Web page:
In accordance with still another aspect of the invention, provision is made for adjusting or regulating the pressure of engagement of the mass of resilient material employed as a' seal, to thereby accommodate'the equipment to variations in body contours, from patient to patient and to accommodate the equipment to different body contours resulting from changes in position of a patient. The invention also contemplates provision of means providing for relative movement of the vacuum means and the catheter, thereby further adapting th equipment to variations in body contours.
How the foregoing objects and advantages are attained will appear more fully from the following description referring to the accompanying drawings, in
FIG. 1 is a somewhat diagrammatic elevational view of one form of equipment constructed according to the present invention, the equipment here being shown in outline in position as it would be applied to the rectum of a patient;
FIG 2 is a sectional view on an enlarged scale, taken as indicated by the section line 2-2 on FIG. 1;
FIG. 3 is a perspective view of the device shown in FIGS. 1 and 2;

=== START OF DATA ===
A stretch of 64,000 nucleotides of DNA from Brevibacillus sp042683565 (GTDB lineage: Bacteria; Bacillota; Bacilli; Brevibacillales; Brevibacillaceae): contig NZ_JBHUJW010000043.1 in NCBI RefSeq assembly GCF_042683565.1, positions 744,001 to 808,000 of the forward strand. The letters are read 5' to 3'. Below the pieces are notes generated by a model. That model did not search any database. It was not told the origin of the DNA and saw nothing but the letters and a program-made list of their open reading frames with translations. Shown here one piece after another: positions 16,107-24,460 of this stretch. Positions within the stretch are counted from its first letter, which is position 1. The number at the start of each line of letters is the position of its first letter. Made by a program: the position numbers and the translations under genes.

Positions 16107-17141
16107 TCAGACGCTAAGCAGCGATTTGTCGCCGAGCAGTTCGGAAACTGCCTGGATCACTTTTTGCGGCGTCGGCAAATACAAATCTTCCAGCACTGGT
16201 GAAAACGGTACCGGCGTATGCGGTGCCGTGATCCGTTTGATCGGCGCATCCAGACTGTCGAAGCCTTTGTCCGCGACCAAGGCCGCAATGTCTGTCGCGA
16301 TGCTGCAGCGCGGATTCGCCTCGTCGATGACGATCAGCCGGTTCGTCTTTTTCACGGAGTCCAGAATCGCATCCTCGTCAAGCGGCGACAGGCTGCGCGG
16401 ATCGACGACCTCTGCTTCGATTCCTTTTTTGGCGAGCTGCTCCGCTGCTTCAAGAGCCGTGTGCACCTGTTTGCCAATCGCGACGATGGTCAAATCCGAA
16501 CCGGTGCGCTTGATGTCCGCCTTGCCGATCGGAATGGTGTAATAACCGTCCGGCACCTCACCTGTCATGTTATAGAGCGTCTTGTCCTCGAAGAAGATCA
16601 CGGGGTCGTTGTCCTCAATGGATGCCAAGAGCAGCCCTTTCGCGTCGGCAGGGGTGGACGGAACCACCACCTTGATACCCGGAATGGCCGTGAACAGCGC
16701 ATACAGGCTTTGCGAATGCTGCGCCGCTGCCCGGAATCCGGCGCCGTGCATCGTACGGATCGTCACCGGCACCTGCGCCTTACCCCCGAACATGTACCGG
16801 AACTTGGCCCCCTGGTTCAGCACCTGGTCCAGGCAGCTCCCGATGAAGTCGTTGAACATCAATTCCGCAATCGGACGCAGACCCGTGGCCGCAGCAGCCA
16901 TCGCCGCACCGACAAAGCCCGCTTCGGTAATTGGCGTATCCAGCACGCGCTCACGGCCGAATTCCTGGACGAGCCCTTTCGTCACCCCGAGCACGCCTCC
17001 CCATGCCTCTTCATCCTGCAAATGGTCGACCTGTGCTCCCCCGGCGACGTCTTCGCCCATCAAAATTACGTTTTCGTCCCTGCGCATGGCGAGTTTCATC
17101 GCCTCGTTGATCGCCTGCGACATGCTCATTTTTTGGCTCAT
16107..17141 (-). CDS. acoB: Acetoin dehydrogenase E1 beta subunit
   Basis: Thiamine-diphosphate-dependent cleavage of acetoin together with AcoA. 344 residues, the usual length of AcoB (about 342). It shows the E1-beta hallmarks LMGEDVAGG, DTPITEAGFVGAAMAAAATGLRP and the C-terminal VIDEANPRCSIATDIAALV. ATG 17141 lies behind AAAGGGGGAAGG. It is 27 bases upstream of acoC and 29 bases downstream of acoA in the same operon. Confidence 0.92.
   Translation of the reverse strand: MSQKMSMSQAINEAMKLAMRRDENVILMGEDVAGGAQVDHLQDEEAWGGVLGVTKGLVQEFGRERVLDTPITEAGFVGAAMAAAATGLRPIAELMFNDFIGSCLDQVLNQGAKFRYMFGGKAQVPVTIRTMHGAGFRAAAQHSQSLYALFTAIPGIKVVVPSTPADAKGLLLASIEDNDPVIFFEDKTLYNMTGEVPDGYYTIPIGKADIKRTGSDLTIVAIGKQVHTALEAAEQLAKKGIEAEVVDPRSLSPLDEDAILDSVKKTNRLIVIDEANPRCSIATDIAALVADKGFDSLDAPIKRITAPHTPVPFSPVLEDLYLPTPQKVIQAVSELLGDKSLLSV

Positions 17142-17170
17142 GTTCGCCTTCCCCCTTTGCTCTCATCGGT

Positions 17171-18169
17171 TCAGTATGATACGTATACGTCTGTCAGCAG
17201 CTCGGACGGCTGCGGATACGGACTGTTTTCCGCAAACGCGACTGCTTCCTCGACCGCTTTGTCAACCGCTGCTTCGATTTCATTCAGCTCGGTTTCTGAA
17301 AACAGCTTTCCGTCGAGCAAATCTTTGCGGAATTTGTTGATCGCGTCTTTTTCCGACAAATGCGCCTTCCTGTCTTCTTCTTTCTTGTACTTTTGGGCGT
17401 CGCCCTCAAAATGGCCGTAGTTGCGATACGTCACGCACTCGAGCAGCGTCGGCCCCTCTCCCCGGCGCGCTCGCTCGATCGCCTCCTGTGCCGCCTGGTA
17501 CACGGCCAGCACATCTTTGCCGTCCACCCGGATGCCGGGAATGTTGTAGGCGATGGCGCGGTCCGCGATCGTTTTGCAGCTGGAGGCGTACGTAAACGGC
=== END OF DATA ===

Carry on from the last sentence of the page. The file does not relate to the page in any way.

FIG. 4 is an enlarged fragmentary isometric view of a portion of the device shown in the other figures, with certain parts shown in relatively separated positions for the purpose of clarity of illustration;
FIGQS is a view similar to FIG. 2 but illustrating a second embodiment of the invention;
FIG. 6 is a view similar to FIG. 3 but showing the arrangement of FIG. 5;
FIG. 7 is a perspective view of the portion of the equipment providing the vacuum means or chambers in the embodiment of FIGS. 5 and 6;
FIG. 8 is a view of another embodiment, this view being taken in the same general manner as FIGS. 2 and 5;
FIG. 9 is a transverse sectional view taken as indicated by the section line 9-9 on FIG. 8;
FIG. 10 is a view similar to FIG. 7 but illustrating. the modified form of vacuum means incorporated in the embodiment of FIGS. 8 and 9; I 7
FIGS. 11 and 12 are views illustrating a still further embodiment, these views being taken in the same man- 3 ner as FIGS. 8 and 9, FIG. 12 being a transverse section on the line 12-12 of FIG. 11;
FIG. 13 is a view of still another embodiment, in ac- .cordance with which two completely separate and flexibly interconnected vacuum chambers are provided and in which the catheter, with its resilient sealing mass is supported on the means flexibly interconnecting the vacuum chambers, FIG. 13 being taken as indicated by the line 13-13 on FIG. l4,but showing certain parts in section;
FIG. 14 is a view of the embodiment of FIG. 13 taken as indicated by the line 14-14 on FIG. 13;
FIG. 15 is an enlarged fragmentary view of certain details of the structure flexibly interconnecting the vacuum chambers in the embodiment of FIGS. 13 and 14, this view showing certain parts in section as indicated by the line 15-15 on FIG. 14;
FIGS. 16 and 17 are somewhat diagrammatic views on a reduced scale illustrating the action of the embodiment of FIGS. 13-15 in adapting the equipment to different body contours; and